Examining results by batch or even by sample run order can reveal trends in QC samples over time, identifying systematic laboratory errors that may be missed by summary statistics or visualizations. Shifts in method performance over time may require batch-specific corrections or dropping or flagging data from certain batches. Notably, a trend in QC sample results over time can be problematic even if they remain within the acceptable limits established by the lab. In our own work, for example, examining our data by analytical batch revealed an upward trend in sample-specific detection limits for some analytes, such that detection limits in later batches were within the range of sample results from earlier batches (Fig. 1). The detection limits in the later batches still met the specifications of our contract with the lab, but it was clear that we would not be able to compare results in the latter two batches to those in the first three. We showed the plot in Fig. 1 to the lab and they agreed to re-analyze the samples in the later batches, which resulted in more consistent detection limits.
Is the method accurate?
Spiked samples and certified reference material
Table 3 outlines our approach for analyzing LCS or matrix spike recovery or CRM data. The approach is similar for all of these samples. However, one distinction is that if LCS recovery and other QC measures, such as lab blanks (matrix, solvent method, or other) are acceptable, a poor matrix spike recovery (higher or lower than acceptable bounds) can alert chemists to interferences from matrix effects, suggesting steps to address this such as matrix-matched calibration. We typically only use data for analytes that have average LCS, matrix spike and/or CRM recoveries between 50 and 150%, though this decision criterion can be adjusted based on the needs of the project. If we do retain data for chemicals with spike or CRM recoveries outside of this acceptable range, we note in publications that concentrations in our data may be under- or over-reported.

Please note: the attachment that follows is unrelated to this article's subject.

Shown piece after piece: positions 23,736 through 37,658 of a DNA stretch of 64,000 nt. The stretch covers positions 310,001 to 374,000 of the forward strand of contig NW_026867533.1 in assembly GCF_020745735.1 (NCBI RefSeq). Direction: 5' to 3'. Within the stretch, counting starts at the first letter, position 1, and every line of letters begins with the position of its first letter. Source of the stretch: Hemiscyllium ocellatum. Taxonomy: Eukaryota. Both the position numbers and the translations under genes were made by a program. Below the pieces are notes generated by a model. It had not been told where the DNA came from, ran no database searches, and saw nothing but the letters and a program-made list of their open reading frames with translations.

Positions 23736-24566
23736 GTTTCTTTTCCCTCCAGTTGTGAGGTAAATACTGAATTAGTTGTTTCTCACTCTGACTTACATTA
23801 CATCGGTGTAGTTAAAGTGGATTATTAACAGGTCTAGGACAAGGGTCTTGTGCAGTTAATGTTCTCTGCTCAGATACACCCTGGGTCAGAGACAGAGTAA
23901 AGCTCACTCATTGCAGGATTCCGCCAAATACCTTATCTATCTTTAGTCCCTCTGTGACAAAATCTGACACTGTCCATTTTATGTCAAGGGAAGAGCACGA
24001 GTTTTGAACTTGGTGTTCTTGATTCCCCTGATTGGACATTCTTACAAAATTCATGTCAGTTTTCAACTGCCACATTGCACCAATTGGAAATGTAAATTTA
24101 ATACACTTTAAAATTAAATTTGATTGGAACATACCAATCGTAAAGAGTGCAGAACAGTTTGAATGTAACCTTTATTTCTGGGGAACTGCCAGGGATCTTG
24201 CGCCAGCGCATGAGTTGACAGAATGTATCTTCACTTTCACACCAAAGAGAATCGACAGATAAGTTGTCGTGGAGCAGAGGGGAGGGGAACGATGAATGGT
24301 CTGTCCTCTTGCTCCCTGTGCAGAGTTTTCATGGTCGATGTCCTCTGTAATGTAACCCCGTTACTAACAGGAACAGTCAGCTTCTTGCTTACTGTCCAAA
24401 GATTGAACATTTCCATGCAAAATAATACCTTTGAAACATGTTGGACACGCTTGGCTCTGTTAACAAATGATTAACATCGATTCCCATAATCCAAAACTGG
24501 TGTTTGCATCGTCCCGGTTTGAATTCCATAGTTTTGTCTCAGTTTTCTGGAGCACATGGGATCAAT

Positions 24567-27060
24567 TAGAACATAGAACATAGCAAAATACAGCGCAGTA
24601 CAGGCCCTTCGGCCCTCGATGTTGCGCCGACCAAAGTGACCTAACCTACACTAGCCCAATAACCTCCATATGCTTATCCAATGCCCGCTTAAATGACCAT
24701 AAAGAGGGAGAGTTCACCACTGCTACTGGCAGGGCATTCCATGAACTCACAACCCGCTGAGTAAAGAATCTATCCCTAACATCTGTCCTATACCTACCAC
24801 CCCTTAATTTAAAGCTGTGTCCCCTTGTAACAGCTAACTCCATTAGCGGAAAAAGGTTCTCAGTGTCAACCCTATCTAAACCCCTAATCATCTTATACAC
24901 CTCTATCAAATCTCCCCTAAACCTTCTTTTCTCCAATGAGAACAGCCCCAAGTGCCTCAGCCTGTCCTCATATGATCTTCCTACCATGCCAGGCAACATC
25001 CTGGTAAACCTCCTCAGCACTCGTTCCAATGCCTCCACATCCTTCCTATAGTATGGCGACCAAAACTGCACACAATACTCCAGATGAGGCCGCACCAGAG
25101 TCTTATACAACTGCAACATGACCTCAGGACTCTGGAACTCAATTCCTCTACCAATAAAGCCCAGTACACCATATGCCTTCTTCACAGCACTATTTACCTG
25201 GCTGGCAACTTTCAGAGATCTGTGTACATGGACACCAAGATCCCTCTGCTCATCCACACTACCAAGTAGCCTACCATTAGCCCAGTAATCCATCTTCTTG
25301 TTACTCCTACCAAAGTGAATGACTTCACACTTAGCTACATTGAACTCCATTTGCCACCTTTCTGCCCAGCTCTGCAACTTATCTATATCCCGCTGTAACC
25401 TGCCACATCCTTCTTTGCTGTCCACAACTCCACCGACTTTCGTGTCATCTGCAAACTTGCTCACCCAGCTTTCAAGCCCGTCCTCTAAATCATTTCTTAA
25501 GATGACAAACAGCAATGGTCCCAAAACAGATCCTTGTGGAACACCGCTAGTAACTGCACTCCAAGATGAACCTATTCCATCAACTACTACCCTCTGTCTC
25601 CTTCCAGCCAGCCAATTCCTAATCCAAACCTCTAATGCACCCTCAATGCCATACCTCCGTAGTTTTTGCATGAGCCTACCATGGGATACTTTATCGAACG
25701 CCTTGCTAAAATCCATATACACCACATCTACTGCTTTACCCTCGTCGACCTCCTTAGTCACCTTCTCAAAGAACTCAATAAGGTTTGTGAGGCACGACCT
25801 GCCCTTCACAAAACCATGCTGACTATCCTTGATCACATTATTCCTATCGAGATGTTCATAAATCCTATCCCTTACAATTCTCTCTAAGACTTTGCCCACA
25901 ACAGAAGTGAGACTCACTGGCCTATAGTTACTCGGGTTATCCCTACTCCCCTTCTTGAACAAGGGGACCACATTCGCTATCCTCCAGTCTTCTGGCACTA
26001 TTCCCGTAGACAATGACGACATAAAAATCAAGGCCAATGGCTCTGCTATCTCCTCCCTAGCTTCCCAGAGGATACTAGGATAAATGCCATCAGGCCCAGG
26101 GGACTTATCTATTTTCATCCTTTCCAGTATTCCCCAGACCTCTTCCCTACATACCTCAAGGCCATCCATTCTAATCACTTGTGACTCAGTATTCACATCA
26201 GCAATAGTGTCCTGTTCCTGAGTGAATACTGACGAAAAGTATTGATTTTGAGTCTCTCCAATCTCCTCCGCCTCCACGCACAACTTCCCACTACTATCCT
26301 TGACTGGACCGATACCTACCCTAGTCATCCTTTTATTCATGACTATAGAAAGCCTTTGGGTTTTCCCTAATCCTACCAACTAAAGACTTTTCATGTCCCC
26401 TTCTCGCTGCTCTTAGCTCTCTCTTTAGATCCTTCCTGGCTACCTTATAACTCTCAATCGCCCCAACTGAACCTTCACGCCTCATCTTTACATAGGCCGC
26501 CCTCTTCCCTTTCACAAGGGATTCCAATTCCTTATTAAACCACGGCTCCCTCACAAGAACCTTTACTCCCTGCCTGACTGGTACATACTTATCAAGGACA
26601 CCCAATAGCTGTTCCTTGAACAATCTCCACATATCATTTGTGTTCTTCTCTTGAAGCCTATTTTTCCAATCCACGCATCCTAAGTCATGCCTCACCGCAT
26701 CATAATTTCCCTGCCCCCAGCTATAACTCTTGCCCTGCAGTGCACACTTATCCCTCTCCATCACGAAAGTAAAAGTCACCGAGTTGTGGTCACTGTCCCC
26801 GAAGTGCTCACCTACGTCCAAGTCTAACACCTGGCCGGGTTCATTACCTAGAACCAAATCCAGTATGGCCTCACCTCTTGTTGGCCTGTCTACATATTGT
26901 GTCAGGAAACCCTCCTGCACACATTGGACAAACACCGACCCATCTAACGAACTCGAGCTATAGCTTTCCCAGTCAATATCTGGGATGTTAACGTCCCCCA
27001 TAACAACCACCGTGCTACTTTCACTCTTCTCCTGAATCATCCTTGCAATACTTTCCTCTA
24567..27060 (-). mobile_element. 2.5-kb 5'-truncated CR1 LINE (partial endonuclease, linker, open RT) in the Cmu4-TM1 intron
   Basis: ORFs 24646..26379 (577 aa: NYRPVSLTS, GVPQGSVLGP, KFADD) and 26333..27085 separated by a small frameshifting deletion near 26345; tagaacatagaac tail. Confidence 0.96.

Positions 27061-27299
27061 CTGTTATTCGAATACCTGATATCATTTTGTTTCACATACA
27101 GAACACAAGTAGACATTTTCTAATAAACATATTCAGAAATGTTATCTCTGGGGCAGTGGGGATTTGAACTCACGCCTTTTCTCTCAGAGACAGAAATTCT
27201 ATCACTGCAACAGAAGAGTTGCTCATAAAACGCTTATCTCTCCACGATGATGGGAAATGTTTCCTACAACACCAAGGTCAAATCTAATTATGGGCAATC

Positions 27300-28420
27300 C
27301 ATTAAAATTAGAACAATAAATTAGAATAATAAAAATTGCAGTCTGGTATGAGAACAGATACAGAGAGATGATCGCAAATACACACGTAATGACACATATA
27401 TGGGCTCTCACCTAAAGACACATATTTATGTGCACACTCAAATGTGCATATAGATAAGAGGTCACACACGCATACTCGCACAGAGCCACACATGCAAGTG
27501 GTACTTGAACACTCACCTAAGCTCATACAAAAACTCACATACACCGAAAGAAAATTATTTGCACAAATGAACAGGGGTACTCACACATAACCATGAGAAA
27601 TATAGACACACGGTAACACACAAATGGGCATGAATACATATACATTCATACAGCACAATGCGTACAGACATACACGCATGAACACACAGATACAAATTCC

Figure 2 illustrates a case from our own data where the laboratory reported that 1,2,5,6,9,10-Hexabromocyclododecane (HBCD), a brominated flame retardant, was mostly “not detected,” but the LCS recoveries, which ranged from − 2 to 1670% and averaged about 750%, indicated that the method was not able to accurately quantify this chemical. We removed this compound from our dataset and did not report on it. Examining spike recoveries thus prevents us from reporting a chemical as “not detected,” or from reporting an unreliable detect, if the analytical method is not performing accurately for that compound.
A summary of the recovery information should be included in the peer-reviewed manuscript to demonstrate accuracy. See Additional file 2: Tables S1-S2 and Figure S1 for an example of how to present this information.
Were there problems with certain samples?
Surrogate recovery standards
When isotope dilution quantitation with automatic recovery correction is not employed, we review the surrogate recovery standard data for each individual sample, generally considering 50–150% recovery to be acceptable. Interpretation of an out-of-range surrogate recovery depends both on its direction and on the levels of the associated analytes (i.e., those represented by the surrogate compound) measured in the sample. In samples with low surrogate recoveries, the concern is that if similar target analytes are present in the sample, the measurements will be underestimated/biased low. For samples with high surrogate recoveries, on the other hand, we can be confident that similar target compounds should be detected if present, but the amount may be overestimated or biased high. If surrogate recoveries are out-of-range in all samples, and particularly if they are also out-of-range in blank samples, this is likely indicative of a broader problem with the analytical method. Table 4 outlines our approach for analyzing surrogate recovery data.